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Il ritorno di Ulisse in Patria

Il ritorno di Ulisse in Patria

A great masterpiece of theatrical music of the Seventeenth Century, the Opera Il ritorno di Ulisse in patria written bu the Italian composer Claudio Monteverdi was re-written for modern orchestra, in a luxury way from Hans Werner Henze and in this form was put on stage at the Salzburg Festival in 1985. The previous versions by Nikolaus Harnocourt and Raymond Leppard are based on a correct philological reenactment, with special care for the rendering policies of the time; an interpretational approach which is often chosen to offer Claudio Monteverdi's theatre and the whole Baroque in general.

Synopsis Il ritorno di Ulisse in Patria

ACT I
Penelope is longing for the return of her husband Ulisse, who went off to fight in the Trojan War twenty years ago and has been missing since the fall of Troy. Suitors for Penelope's hand have since moved into the royal palace of Ithaca, urging her to choose another husband from among them. Eurimaco is scheming on behalf of the suitors; he has an affair with Melanto, Penelope's maid. Urged by Eurimaco, Melanto agrees to try to persuade Penelope to forget about her sorrow and her long gone husband. A Phaeacian ship brings Ulisse to Ithaca and the Phaeacians lay him sleeping on the shore. Ulisse awakes and curses the Phaeacians for having left him in an unknown land. The goddess Minerva assures him that he is on Ithaca and tells him about the suitors in his palace. She commands him to return home and take possession of his palace again with her help. She disguises him as an old beggar for his own safety. Eumete, Ulisse's old herdsman, fails to recognize him and offers the old man shelter. Telamaco, the son of Penelope and Ulisse, has just come back from Sparta where he'd gone to find out what happened to his father. Eumete introduces Telemaco to the old man and when he is alone with his son, Ulisse reveals himself.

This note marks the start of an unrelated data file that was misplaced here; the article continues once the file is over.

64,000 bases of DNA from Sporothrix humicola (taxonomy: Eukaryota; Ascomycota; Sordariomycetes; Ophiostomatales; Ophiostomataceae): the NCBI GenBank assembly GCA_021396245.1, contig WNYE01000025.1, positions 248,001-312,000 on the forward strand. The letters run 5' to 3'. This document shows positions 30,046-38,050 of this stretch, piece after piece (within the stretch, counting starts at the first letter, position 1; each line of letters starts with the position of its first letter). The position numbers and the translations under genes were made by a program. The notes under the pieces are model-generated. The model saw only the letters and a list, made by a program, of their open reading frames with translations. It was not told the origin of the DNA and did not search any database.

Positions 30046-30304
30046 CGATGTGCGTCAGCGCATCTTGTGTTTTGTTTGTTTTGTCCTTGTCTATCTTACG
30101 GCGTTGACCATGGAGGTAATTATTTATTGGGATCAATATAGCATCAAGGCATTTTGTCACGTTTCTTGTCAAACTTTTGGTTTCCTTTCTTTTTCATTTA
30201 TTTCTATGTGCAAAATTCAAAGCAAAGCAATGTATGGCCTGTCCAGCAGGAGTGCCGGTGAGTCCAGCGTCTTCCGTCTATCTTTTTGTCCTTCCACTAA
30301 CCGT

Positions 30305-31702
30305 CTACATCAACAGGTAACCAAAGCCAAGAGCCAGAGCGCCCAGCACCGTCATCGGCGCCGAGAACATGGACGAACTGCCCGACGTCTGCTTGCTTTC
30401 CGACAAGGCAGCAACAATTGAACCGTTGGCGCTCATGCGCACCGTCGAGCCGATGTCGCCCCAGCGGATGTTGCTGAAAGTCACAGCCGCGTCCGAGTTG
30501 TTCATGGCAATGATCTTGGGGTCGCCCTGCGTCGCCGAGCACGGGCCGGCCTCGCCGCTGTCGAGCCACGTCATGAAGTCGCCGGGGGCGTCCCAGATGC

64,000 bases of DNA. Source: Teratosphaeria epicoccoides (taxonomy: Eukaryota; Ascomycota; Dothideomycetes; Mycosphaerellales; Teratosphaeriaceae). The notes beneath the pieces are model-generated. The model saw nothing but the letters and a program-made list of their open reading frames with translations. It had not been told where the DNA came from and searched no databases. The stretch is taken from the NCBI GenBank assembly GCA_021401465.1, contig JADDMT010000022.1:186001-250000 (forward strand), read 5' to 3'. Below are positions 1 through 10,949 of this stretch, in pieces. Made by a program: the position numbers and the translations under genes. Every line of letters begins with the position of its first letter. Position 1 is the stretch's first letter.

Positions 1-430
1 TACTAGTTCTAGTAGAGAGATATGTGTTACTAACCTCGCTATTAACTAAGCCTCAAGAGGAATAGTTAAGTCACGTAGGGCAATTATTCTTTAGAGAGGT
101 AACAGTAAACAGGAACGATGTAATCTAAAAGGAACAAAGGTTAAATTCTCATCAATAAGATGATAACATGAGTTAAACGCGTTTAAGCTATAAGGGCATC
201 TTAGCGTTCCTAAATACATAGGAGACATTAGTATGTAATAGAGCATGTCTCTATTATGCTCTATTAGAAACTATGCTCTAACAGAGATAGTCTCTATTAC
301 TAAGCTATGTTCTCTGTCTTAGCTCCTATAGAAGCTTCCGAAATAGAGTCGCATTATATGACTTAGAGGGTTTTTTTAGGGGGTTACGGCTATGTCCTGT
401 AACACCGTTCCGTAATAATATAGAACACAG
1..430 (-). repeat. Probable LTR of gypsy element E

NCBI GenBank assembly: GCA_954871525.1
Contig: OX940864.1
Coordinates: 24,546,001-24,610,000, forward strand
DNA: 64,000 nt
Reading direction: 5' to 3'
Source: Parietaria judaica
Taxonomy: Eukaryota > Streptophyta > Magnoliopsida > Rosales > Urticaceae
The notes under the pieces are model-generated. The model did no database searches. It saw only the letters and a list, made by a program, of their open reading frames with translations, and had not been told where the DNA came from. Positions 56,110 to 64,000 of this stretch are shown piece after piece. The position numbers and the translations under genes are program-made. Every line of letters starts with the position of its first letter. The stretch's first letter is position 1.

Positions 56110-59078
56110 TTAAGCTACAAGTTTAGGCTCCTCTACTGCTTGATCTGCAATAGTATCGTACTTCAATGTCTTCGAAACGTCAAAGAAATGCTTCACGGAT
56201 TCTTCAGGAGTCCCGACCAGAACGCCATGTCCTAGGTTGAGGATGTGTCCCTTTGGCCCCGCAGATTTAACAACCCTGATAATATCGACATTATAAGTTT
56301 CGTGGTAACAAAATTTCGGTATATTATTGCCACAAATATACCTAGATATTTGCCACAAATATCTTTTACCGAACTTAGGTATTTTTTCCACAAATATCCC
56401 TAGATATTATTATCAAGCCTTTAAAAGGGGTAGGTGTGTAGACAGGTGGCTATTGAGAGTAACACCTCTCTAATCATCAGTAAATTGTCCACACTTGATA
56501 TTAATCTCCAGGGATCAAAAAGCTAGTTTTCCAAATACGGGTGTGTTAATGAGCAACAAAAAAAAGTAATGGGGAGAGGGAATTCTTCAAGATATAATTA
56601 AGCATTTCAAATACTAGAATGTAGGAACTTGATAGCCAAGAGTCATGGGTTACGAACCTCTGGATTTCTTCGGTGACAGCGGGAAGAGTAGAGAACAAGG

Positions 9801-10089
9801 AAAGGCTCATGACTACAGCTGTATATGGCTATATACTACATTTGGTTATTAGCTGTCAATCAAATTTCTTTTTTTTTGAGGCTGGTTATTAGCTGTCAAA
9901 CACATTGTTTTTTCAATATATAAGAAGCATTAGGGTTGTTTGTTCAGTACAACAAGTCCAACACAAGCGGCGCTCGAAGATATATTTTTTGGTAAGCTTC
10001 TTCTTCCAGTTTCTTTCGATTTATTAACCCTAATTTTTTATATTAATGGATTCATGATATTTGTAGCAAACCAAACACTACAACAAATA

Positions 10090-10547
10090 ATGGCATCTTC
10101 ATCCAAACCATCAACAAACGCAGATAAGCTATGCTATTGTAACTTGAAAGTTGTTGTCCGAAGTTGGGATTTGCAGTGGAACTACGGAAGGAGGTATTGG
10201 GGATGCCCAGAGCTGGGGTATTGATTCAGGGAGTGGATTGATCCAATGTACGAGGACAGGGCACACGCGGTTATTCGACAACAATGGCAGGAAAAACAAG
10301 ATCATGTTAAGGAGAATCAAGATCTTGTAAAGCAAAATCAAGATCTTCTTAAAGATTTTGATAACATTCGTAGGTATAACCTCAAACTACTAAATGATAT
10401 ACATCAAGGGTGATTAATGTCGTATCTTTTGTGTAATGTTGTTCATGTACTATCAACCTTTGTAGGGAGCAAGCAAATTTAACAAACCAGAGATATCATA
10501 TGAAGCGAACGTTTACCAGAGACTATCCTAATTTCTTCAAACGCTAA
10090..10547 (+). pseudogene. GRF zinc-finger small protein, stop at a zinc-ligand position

ACT II
Eumete informs Penelope of Telemaco's return and the rumour that Ulisse may be coming home soon. The Proci overhear the conversation and they fear that Ulisse and Telemaco will want revenge. They decide to kill Telemaco but are prevented from carrying out their plan by a sign from Heaven. Ulisse, still disguised as an old man, has been ordered by Minerva to engage in a competition with the Proci and kill them with his bow. Iro challenges Ulisse to a duel and is defeated; the Proci decide to leave the old man in peace. Prompted by Minerva, Penelope sends for Ulisse's bow and arrows and promises to get married to whoever can draw the bow. Each suitor in turn fails and under Minerva's protection, Ulisse takes the bow and shoots the Proci. Iro now that all his patrons are dead, commits suicide immediately. Penelope refuses to believe Telemaco about the old man's identity. Minerva, Giunone and Giove implore Nettuno to forgive Ulisse so that his wanderings can finally come to an end and Nettuno allows himself to be placated.

ACT III
Giove instructs Minerva to persuade the families of the murdered suitors from seeking revenge for their deaths by declaring war against Ithaca. When Ulisse appears in his proper form to Penelope, she is afraid to be the victim of a deception and doesn't dare to recognize him. Only when Ulisse describes their marital bed in such detail as only he can know, Penelope finally believes him.

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